BU’s “Risky Business Conference: Understanding & Mitigating Brand Risk”
Branding is the core of marketing, yet it is a strategic discipline that has been dramatically impacted by social media in recent years. It has opened the door to a great variety of activism and disinformation and as a result, companies are facing new types of brand risks. In light of this surge of threats to brands, it is important to stay updated with the latest trends and new research that can provide insights to help protect (and ideally build) brands.
A few weeks ago (May 22), Boston University’s Questrom School of Business held a conference on “Risky Business: Understanding & Mitigating Brand Risk.” The main focus was on whether and how brands should take a position on social, economic and political issues that have polarized our society today.
Here are some of the highlights from this conference that show what companies are doing, which can hopefully help managers minimize such brand risks:
Tim Powell (President, The Knowledge Agency and Marketing Scenario Analytica (MSA) Network Partner) presented findings from his recent Conference Board supported study “Brand Equity Risk: Challenges in the Digital Marketing Era.” The main goal was to determine “the impact of digital and social marketing risks to brand equity.” Tim focused on brand equity risk to emphasize the financial vulnerability of this valuable asset.
As part of this study, Tim identified and tested 7 different types of brand risks to assess the probability of occurrence and the potential impact
Counterfeits Risks – knock-offs described as genuine that are sold on the internet.
Brand Safety Risks – typically ads displayed adjacent to objectionable content (e.g. adult content, political extremism).
Public Issues Risks – where people perceive the brand to be on the “wrong side” of a polarizing issue (e.g. gun control, “LGBTQ”).
Disinformation Risks – usually a website or social media campaign launched against a brand.
Activism Risks – a rising trend where activists use social media to badmouth a brand, even organizing boycotts.
Personnel Behavior Risks – key managers behaving in an illegal, unethical or socially unacceptable way, causing adverse publicity.
Execution Risks – where the message and/or visual is perceived as inappropriate resulting in consumer push-back.
Some major findings from this study include: Brand equity risk is definitely a growing concern at the senior executive and board levels, where the rise of brand risks is commensurate with the increasing dominance of digital marketing. The discipline of managing brand risk is still emerging since this a fairly recent phenomenon. The types of brand equity risk reported to be the most acute were “public issues” and “disinformation risks.”
Patrick Marrinan (co-founder of MSA) moderated a panel of impressive brand risk experts who have noteworthy experience dealing with various threats to brand value. They also showed how many companies are adding anticipatory tools and responsibilities to protect against and more quickly respond to such threats, going beyond crisis management:
Janet Comenos – (CEO of Spotted, a celebrity data firm offering “disgrace insurance”) commented that “social media has made personal brand crises inescapable.”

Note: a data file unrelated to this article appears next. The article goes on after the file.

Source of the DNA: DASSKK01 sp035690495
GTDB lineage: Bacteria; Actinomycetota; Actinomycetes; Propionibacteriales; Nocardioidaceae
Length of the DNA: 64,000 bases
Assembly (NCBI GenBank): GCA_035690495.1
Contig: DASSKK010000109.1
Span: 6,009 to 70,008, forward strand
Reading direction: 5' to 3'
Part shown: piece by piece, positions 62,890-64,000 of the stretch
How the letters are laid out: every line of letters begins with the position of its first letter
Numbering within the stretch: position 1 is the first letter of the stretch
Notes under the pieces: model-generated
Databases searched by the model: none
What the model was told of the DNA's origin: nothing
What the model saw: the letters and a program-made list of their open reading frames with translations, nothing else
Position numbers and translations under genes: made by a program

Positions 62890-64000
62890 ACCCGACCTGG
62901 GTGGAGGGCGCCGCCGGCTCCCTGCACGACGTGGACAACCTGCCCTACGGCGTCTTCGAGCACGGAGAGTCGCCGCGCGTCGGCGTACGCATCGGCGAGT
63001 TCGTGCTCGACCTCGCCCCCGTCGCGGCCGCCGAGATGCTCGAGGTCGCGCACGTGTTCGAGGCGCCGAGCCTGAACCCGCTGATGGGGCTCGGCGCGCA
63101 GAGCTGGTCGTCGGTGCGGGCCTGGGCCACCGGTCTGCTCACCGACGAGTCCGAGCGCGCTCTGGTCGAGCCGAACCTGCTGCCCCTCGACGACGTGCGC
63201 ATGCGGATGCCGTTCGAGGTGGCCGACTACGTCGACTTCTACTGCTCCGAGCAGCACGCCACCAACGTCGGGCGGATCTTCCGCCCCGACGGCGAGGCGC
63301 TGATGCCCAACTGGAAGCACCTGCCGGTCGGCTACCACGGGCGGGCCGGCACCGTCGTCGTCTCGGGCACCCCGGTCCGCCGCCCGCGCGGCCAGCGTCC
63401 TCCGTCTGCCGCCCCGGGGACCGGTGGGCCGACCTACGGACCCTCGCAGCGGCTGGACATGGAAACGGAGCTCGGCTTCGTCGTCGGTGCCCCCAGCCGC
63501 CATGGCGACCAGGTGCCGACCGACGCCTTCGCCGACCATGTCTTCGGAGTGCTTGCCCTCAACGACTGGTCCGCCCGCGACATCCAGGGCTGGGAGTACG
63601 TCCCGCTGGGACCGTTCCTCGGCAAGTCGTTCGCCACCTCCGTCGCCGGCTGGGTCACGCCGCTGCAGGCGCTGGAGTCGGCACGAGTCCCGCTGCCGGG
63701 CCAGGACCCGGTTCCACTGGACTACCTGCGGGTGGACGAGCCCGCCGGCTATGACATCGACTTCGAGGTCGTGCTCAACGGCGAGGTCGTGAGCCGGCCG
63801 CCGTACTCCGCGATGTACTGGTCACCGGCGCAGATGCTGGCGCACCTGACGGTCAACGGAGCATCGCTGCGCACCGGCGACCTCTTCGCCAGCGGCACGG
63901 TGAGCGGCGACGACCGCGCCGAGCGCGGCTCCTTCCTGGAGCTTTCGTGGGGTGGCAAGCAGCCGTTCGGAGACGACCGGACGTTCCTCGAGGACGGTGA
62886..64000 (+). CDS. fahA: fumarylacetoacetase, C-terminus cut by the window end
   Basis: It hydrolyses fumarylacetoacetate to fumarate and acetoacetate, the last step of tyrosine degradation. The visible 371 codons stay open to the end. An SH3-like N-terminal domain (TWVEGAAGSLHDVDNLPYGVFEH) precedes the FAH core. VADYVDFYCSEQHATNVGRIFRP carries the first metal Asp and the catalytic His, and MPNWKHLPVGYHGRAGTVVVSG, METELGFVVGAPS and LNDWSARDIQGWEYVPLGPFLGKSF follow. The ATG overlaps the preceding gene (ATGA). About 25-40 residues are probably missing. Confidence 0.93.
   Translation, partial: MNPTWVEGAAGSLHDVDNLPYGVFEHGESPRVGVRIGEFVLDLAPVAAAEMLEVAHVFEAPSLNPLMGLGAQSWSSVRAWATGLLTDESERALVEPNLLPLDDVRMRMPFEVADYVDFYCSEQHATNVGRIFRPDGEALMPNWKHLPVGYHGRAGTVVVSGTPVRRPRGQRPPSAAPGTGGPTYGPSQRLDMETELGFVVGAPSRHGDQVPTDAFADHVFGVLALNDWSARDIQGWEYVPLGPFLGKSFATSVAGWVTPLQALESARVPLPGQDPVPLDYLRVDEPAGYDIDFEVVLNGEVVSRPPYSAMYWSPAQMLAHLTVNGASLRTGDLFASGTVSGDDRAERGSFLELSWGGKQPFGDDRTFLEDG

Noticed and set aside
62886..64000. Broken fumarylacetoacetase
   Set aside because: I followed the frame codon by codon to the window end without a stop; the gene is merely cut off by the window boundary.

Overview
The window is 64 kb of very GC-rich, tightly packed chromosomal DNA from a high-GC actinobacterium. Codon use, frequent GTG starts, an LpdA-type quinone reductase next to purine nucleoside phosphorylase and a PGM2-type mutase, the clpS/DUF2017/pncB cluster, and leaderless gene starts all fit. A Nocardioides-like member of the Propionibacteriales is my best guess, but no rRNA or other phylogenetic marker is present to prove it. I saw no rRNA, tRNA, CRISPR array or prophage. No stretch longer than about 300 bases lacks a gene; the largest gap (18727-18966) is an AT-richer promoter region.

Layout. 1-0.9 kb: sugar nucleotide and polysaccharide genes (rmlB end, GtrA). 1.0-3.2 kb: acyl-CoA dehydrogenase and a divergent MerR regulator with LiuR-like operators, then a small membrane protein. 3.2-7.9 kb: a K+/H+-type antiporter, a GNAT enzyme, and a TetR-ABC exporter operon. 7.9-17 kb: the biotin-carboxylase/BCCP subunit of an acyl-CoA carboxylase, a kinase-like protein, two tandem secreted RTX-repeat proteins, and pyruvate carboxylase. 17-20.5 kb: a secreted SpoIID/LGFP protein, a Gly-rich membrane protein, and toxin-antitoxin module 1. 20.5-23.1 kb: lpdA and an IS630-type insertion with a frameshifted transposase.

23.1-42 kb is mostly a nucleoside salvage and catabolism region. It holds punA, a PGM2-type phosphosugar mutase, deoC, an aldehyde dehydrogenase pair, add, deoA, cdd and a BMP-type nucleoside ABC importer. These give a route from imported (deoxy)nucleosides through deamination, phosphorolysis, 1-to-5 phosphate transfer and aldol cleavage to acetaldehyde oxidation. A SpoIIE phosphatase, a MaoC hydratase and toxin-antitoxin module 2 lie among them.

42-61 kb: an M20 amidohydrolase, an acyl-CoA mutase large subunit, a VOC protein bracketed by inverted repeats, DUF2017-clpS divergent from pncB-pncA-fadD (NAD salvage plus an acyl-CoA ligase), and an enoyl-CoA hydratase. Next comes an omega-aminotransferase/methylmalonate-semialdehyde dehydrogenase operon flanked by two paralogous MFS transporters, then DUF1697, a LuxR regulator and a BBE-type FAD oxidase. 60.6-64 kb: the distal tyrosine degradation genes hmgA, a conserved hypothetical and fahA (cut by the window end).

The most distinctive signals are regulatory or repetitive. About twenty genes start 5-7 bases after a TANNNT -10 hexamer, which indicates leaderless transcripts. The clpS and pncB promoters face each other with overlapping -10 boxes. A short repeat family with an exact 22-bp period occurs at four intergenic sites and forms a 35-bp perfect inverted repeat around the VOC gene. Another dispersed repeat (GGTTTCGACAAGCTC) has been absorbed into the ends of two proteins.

Pen Pendleton – (co-founder of CLP Strategies, a crisis management firm focusing on financial services) pointed out that the 2008 recession forever changed Wall Street, making it more vulnerable than ever to extreme activism.
Desiree Moore – (partner at K&L Gates and founder of the global law firm’s “Digital Crisis Planning & Response” practice area) said companies can no longer just put out a statement to a few newspapers to explain their position, but must be more “artful and diligent” for preparing and widely circulating responses that re-define the narrative for online attacks from whom she called “crazies”.
Neal Thurman – (founder of the Brand Safety Institute) emphasized the importance of training to prepare for threats to brands and the need to shorten the communication gap between middle management analysts and the C-suite to ensure quicker, more effective responses.
Pierre Berthon (Professor of Marketing at Bentley University), reflecting his article, “Brands, Truthiness and Post-Fact: Managing Brands in a Post-Rational World,” emphasized two trends that have come to dominate social discourse. These include “truthiness,” or the validity of something based on how it feels, and “post-fact,” which refers to taking a position that ignores facts. Both trends have been galvanized by social media.
As the keynote speaker, Thomas Clayton O’Guinn (Professor of Marketing, University of Wisconsin) discussed how the world has become so politicized that it is impossible today for brands to completely avoid being politicized as well.
These conference highlights are important because they reflect the results of comprehensive studies and the conclusions of respected experts. The emergence and seriousness of various brand risks are beyond doubt, but the questions on effective responsiveness are less clear. While many companies state they are prepared for such brand risk events, there is general agreement that companies should be more proactive with responses planned ahead and communicated quicker.
Written by Jay Gronlund, MSA partner and author of "Basics of Branding" (publisher: BET).